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Italy faces big decision over presidency

By JULIAN SHEA in London | China Daily Global | Updated: 2022-01-18 09:30

Italy's Prime Minister Mario Draghi reacts after addressing a press conference at the end of the G20 of World Leaders Summit at the convention center "La Nuvola" in the EUR district of Rome on Oct 31, 2021. [Photo/Agencies]

Europe's political landscape could be in for another change as Italian President Sergio Mattarella reaches the end of his seven-year term of office, and speculation grows over whether Prime Minister Mario Draghi will switch positions, with the country in the early stages of a major economic reconstruction.

Germany is just getting used to its new chancellor Olaf Scholz after 16 years of Angela Merkel being in charge, Portugal has an election at the end of this month and France will also have a presidential election in April, so a changing of the guard in another major European government could cause more uncertainty in a time of recovery.

Draghi is the former president of the European Central Bank, who saw the euro through some of its toughest times, and was appointed prime minister in February 2021 after his predecessor Giuseppe Conte resigned when his coalition government's plans for spending European Union recovery money were rejected.

"Mario Draghi was the Italian who saved Europe, and I think now he is the European who can save Italy," former prime minister Matteo Renzi told the BBC at the time of his appointment.

Italy had already suffered from years of economic problems before it became one of the first European countries to suffer a major outbreak of novel coronavirus at the start of the pandemic.

Opinion is divided over whether Draghi changing positions might either endanger the economic recovery, with the risk of triggering more elections, or whether as president, with a largely ceremonial role but longer term of office, he could provide a more stabilizing influence.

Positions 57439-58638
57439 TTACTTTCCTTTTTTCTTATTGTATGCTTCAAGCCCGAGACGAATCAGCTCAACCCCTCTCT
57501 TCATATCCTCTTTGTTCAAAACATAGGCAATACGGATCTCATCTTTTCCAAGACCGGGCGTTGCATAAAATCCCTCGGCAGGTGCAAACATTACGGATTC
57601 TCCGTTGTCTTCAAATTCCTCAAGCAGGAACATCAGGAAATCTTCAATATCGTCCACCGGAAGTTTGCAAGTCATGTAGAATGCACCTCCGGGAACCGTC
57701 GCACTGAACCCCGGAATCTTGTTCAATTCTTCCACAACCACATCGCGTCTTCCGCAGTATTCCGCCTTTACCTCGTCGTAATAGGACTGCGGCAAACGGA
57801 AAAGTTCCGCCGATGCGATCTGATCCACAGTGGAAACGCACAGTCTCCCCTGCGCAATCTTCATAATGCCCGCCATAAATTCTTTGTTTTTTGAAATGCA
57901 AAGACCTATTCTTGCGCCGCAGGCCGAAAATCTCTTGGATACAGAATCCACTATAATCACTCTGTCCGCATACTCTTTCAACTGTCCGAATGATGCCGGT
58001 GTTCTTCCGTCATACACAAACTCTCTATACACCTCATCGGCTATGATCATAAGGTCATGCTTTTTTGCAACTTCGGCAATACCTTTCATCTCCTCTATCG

Mattarella, who is 80, has previously indicated he wishes to retire, but could yet be persuaded to stay on, with some center-left parties hoping to convince him, which would allow Draghi to continue his reform policies as prime minister, until at least 2023, when the next elections are scheduled.

"Draghi as president of the republic would guarantee a fairly long period of top-down supervision of the implementation of reforms and the spending of European funds," Giovanni Orsina, director of the school of government at Rome's LUISS University, told the Financial Times.

However, the financial markets have expressed greater concern about the prospect of Draghi possibly changing roles, and what that might mean.

"We have seen in the past that financial markets are very sensitive to political developments, especially if (they) lead to a government that might be less committed to Europe, less committed to reforms," Lorenzo Codogno, a former chief economist of the Italian Treasury, told The Daily Telegraph.

Jack Allen-Reynolds, a senior European economist at Capital Economics who specializes in Italy, also said a resulting election might put the recovery at risk.

"A new government might also have different priorities that don't necessarily align with the current recovery plan. Whichever new government it is has the incentive to play ball on the recovery plan," he said.

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